Mariage Frères is the oldest tea company in France.  It was established in 1854 by descendants of the Mariage family who imported tea in the 17th century for King Louis XIV as part of the French East India Company.(1) 

Mariage Frères has a tea museum with prized artifacts that are not for sale.  There are tea samples from centuries ago, written records of tea trades, historic maps and historic posters advertising tea.  The museum displays its antique tea shipping containers, chests, cups and kettles from around the world.

When I was done perusing the museum, I took a break and had a very refined tea service at the Mariage Frères tea salon. It was the most elegant tea service I've had to date while traveling in Europe. The décor is reminiscent of the colonial age; the waiters in their crisp uniforms were polite and deferential; there was operatic background music and formal place settings.  The tea was prepared to perfection and my order came with gourmet pastries.  Mariage Frères has mastered every detail of the art of tea service!  They even have a signature tea pot with insulated polished steel globe as a cozy.

In the retail store, Mariage Frères has an unbelievable variety of high quality loose leaf teas with a seemingly endless list of special blends.  They also have unique products...Have you ever had a gingerbread loaf with tea as an ingredient?  Or, how about an incense made from the oil of the tea?  Have you tried tea jellies? I bought some and can hardly wait to try them at home.

(1) Cosmopolis,“Mariage Frères:The French Tea Company in Paris";

Sunday, May 31, 2015

Passionflower Tea

By Wikijasha via Wikimedia Commons

Click image for Nighty Night on (affil.)
Way past her bed time, she stumbles into the kitchen and requests her sleep time tea. Sitting at the kitchen counter in her footy pajamas with the cheetah pattern, my daughter stalls for more awake time rather than going to bed. Soothing herbal blends are popular in my house just before bed.  Herbal teas are technically tisanes and are not strictly speaking teas – which are brews from the tea plant a/k/a/ Camellia senensis plant.  This night, I choose Nighty Night tea by Traditional Medicinals.  The largest ingredient in Nighty Night tea is passionflower.

In 1569, Spanish explorers discovered passionflower (Passiflora incarnata) in Peru. [1]  Native people of America used this plant for rest and relaxation. [1]  Although Passionflower was formerly approved as an over-the-counter sedative and sleep aid in the U.S., few scientific studies have tested passionflower for these purposes and it was taken off the over the counter market in 1978 because its safety and effectiveness had not been proven. [1]  However, according to the University of Maryland Medical Center, scientists believe passionflower works by increasing levels of a chemical called gamma aminobutyric acid (GABA) in the brain. GABA lowers the activity of some brain cells, making you feel more relaxed. [2]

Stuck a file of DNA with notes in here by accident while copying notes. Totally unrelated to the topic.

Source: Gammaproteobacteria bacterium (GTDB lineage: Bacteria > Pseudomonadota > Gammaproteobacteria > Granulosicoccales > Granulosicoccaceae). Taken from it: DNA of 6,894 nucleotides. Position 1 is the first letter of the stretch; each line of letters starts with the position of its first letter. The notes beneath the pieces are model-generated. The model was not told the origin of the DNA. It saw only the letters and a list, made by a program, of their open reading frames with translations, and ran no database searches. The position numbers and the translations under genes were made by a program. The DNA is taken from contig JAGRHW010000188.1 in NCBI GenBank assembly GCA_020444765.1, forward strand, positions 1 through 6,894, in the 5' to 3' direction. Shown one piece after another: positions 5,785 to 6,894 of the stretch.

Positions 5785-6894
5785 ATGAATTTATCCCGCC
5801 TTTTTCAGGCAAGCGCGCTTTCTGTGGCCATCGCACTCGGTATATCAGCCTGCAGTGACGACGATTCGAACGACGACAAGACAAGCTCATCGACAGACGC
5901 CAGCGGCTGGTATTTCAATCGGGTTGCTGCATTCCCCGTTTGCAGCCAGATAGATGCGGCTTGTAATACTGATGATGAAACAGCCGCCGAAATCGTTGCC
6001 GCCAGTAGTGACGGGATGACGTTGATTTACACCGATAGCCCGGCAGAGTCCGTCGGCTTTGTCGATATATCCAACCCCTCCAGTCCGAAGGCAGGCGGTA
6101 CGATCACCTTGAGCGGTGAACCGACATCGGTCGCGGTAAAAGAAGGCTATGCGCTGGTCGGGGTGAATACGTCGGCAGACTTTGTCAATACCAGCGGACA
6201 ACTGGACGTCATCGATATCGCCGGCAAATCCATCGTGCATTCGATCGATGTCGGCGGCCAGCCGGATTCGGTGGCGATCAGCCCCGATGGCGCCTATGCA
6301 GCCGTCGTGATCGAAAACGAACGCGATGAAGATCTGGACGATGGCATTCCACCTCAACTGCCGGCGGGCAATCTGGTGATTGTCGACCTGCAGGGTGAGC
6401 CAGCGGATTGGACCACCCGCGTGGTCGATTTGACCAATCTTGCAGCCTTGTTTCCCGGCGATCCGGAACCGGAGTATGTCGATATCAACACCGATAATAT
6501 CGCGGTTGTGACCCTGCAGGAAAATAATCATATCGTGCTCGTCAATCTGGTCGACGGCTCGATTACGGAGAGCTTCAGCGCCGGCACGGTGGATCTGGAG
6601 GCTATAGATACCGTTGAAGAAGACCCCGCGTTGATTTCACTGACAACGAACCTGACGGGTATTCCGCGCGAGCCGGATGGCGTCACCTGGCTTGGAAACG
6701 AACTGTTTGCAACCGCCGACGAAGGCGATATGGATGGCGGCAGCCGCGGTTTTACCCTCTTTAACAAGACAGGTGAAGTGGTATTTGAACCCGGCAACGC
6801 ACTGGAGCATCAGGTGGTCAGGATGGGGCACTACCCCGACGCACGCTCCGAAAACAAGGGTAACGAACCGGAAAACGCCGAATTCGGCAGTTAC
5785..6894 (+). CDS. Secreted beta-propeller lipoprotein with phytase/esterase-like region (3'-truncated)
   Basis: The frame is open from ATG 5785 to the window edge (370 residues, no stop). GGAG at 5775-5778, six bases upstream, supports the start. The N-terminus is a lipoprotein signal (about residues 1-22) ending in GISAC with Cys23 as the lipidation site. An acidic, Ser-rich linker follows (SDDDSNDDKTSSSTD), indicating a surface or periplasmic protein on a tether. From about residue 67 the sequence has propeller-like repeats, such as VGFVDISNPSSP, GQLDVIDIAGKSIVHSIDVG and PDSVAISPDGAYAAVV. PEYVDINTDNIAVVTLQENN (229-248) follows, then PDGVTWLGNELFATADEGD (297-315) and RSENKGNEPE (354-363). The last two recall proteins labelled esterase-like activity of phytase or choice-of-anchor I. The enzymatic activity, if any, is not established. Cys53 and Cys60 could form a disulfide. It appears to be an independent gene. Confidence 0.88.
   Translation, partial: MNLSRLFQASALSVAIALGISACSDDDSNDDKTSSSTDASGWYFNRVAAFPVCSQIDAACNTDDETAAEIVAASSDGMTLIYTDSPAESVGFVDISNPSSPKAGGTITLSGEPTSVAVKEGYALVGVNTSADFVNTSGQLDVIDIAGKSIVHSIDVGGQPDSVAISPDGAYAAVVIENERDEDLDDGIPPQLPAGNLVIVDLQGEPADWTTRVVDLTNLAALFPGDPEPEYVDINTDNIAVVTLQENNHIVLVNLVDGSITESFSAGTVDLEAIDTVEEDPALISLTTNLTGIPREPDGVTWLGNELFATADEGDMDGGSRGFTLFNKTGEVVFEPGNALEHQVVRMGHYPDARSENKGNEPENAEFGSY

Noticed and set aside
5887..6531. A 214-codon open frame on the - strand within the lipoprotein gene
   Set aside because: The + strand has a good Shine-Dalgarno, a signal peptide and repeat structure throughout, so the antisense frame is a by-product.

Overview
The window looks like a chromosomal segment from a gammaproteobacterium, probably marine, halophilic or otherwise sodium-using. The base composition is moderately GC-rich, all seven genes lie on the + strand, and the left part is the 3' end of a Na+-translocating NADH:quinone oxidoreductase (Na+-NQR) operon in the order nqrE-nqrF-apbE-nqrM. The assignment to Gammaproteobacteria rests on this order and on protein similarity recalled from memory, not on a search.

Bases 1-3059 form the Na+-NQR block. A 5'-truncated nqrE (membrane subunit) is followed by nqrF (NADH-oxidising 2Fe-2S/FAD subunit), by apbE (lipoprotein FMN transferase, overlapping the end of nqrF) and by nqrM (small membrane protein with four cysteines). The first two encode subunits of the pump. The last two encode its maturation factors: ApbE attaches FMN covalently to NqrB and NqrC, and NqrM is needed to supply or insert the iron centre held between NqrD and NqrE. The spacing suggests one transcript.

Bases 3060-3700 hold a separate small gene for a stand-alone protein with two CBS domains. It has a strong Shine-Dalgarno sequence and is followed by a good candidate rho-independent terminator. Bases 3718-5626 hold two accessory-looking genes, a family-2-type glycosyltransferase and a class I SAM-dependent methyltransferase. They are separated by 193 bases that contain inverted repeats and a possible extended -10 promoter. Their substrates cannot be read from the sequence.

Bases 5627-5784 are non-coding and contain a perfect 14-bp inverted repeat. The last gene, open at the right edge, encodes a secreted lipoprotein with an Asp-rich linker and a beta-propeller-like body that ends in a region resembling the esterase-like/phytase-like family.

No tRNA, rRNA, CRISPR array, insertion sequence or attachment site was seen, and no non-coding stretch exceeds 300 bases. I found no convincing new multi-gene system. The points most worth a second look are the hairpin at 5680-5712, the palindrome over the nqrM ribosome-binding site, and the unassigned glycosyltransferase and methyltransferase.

Passionflower remains on the herbal market mixed in teas and other herbal blends.  A warm cup of passionflower tea with a  bit of sugar is how my little one likes it and it may be just the thing to lull her to sleep.

[1] United States Health and Human Services, National Institute of Health, U.S. National Library of Medicine.  "Passionflower."  Last reviewed - 02/16/2015.

 [2] University of Maryland Medical Center, Medical Reference Guide, Complementary and Alternative Medicine Guide.  "Herb, Passionflower." Last updated:  May 7, 2013.

Wednesday, May 27, 2015

Tea - Organic, Fair

We admire those supporting traditional tea farmers by selling organic and fair trade product. Find affiliate friends we admire at our new page Tea - Organic, Fair

Friday, May 8, 2015

Fresh Ideas at the 2015 World Tea Expo

It's the week of the 2015 World Tea Expo.  Me and thousands of other tea enthusiasts from all over the world have flocked to the annual World Tea Expo, held this year in Long Beach, CA.  I've had a great time perusing the tea product displayed by the tea vendors. It can be challenging for a tea company to come up with new ideas for this centuries old beverage.  It was nice to see, nestled amongst the traditional standards, some unique and interesting ideas exhibited.  Here are a few I noticed.

One was Owl’s Brew (affil.), which sells tea cocktail mixers.  Their tea and natural spices are mixed, brewed and bottled in their factory in Vermont.  Just add the right liquor, as suggested in their recipes, and voila! you have a tastey cocktail.